Pigs feeding at a farm in Vietnam: Small-scale farmers remain crucial to the growth of Vietnam’s pork industry (photo from Flickr by Stephen McGrath, Rock Portrait Photography).
A project that evaluated pig production and marketing in Vietnam shows that supply shortages could be responsible for the current high prices of pork in the country. Supporting small-scale farmers to produce more pigs and improving pork distribution and marketing chains could hold the key to keeping rising prices of pork in the country in check.
Between December 2010 and June 2011, Vietnam experienced a 22 per cent rise in the food price index (a measure of the monthly change in international prices of a basket of food commodities). A spike in the prices of pork, a key part of the Vietnamese diet, was largely responsible for this rise in food costs. Government and pork industry players in the country have blamed the rise in pork prices on both unregulated pork exports to China through cross-border trade and a rise in global food prices generally.
Even though industry stakeholders, including the government, say importing more meat and supporting large commercial producers will stabilize the pork market in Vietnam, research suggests that developing large farms to address supply constraints will not solve the price problem over the long-term. According to the project, which was carried out between 2007 and 2010 in Ha Noi, Ho Chi Minh and six of Vietnam’s provinces, large farms will provide ‘only a small share over the next decade, offering only up to 12 per cent of [the country’s] total pork supply.’ The project, titled ‘Improving competitiveness of smallholder pig producers in an adjusting Vietnam market’, was funded by the Australian Centre for International Agricultural Research (ACIAR) and the Consultative Group on International Agricultural Research (CGIAR).
Many pressing challenges face the Vietnamese pork industry, including increasing feed prices and demand for pork, poor management of the pork value chain, concerns about pig diseases, difficulty finding piglets and other inputs and poor veterinary and credit services.
‘Demand for pork in Vietnam is growing faster than its domestic supply,’ said Lucy Lapar, an economist with ILRI in Vietnam. ‘What our research found was that the recent steep rise in the pork price is most likely a result of inefficiencies along the value chain rather than a critical shortage in pork supply. Normally, high pork prices might encourage pig farmers to expand their production, but in this case, despite the high prices, farmers seem hesitant to raise their pork production,’ said Lapar.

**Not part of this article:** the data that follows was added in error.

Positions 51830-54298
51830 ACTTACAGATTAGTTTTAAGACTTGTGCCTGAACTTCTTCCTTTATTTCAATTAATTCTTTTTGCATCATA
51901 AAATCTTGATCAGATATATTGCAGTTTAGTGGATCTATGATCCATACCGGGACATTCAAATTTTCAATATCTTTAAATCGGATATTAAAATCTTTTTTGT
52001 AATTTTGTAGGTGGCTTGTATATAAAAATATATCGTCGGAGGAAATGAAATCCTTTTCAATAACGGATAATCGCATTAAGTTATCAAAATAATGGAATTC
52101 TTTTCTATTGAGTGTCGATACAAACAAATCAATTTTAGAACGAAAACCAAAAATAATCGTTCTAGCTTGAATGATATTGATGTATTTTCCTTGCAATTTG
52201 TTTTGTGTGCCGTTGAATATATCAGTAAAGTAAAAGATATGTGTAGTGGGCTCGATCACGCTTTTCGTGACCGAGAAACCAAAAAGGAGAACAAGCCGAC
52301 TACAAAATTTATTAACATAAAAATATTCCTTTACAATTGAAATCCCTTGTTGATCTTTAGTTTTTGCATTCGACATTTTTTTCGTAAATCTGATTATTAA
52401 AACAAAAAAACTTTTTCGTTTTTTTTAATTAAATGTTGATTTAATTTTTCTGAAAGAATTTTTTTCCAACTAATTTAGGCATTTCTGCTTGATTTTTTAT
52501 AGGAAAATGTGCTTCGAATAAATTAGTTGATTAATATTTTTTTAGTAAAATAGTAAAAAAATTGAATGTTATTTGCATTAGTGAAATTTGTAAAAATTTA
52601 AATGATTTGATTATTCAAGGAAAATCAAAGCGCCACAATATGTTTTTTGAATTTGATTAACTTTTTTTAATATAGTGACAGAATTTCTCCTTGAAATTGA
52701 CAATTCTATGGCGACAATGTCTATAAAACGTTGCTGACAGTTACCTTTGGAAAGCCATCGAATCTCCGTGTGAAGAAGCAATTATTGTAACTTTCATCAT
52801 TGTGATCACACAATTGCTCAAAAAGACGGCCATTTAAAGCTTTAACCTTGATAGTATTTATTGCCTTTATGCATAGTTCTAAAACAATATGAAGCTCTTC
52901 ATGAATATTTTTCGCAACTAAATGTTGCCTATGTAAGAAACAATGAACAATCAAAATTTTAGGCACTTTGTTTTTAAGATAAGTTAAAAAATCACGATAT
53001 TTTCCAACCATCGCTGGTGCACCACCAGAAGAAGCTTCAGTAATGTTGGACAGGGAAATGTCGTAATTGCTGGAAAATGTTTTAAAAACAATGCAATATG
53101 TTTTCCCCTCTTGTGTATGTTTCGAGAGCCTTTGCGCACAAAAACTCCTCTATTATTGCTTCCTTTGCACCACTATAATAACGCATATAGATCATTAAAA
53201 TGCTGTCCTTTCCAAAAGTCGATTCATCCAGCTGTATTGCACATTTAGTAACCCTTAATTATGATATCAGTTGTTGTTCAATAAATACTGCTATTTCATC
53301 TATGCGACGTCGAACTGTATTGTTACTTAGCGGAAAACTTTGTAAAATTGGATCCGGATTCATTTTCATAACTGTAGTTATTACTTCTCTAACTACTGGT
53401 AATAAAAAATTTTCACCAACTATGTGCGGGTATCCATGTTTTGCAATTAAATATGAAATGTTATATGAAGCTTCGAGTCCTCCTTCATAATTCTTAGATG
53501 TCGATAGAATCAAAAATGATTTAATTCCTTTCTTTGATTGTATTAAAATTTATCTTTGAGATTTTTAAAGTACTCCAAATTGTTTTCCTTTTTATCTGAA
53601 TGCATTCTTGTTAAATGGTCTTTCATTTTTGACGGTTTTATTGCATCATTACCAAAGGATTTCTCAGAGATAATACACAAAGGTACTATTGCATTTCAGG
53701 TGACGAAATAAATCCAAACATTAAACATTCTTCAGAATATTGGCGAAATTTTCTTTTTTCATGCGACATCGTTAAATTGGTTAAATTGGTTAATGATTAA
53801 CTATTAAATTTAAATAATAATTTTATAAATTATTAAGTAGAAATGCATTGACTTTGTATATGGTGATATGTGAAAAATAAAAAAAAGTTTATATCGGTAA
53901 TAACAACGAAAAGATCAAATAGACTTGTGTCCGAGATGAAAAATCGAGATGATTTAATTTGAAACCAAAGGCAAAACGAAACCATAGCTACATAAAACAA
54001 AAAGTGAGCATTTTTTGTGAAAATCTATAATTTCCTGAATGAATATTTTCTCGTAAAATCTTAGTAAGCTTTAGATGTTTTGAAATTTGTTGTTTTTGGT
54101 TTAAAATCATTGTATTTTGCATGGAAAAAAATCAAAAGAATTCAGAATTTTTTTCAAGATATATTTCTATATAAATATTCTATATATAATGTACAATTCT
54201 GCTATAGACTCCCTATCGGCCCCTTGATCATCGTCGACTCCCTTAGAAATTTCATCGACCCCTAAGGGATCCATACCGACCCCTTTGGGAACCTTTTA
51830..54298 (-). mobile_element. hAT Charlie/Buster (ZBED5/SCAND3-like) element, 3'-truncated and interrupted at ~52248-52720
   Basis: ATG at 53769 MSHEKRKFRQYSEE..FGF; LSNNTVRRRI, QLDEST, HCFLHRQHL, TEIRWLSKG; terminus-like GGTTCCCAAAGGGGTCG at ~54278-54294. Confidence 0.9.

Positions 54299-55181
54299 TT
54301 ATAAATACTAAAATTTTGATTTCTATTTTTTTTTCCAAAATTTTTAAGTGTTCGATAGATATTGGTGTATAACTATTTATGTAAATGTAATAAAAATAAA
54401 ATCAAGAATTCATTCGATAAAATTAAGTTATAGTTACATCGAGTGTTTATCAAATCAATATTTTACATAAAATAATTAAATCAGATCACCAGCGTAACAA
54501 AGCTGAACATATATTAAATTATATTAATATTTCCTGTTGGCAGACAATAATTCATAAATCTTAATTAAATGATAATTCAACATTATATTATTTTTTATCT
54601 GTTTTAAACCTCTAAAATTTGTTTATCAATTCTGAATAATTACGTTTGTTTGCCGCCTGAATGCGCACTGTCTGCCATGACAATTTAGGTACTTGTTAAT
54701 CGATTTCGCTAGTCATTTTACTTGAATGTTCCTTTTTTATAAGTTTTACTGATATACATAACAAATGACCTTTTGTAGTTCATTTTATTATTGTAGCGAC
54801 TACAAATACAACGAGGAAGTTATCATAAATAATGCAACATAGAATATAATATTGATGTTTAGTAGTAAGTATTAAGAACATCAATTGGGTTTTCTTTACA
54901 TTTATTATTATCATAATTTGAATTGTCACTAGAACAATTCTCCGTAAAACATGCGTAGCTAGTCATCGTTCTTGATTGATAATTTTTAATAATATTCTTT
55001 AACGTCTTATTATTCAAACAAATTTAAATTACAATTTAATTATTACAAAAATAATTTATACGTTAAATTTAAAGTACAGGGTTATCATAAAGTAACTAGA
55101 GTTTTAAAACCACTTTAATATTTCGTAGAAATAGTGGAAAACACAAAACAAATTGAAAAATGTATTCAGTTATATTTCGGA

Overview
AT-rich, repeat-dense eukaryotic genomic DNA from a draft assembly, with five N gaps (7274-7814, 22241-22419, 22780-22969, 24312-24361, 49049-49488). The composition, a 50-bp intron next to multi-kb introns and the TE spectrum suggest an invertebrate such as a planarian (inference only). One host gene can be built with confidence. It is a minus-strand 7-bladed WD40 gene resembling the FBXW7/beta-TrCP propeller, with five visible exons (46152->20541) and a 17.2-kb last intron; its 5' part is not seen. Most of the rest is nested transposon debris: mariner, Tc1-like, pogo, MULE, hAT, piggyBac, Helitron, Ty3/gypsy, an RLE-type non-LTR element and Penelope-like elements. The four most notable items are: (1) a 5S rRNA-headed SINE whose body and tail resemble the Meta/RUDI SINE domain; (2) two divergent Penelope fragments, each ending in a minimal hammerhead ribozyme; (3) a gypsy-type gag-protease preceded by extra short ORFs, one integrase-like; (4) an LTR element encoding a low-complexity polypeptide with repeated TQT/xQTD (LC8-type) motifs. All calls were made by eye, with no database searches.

Small-scale farmers in particular worry about pig diseases and the difficulty they face in getting hold of piglets and support services. ‘We need to find ways to address these constraints and bring about substantial improvement to the pig production system,’ said Lapar. ‘Even though efforts by those involved in the pig industry are focusing on increasing large-scale farming of pigs, they must not neglect smallholders who will almost certainly continue to play a significant role in meeting the growing demands for pork in Vietnam in the near future.’
Vietnam’s smallholder pig producers will remain viable because they are able to produce pork at lower costs than large-scale farms by using household scraps and other feeds that would otherwise be unused and thus do not need to rely on feed imports. These practices make small-scale pork production efficient in the long term, translating to better pries for consumers.
‘A combination of small household producers and large pig producers is most efficient for Vietnam at this stage of its pork industry’s development,’ says Lapar. The implications from this project’s findings suggest that the Vietnamese Government and pork industry players should put in place systems and practices that make the pork value chain more efficient and support markets for both small and large producers in the country.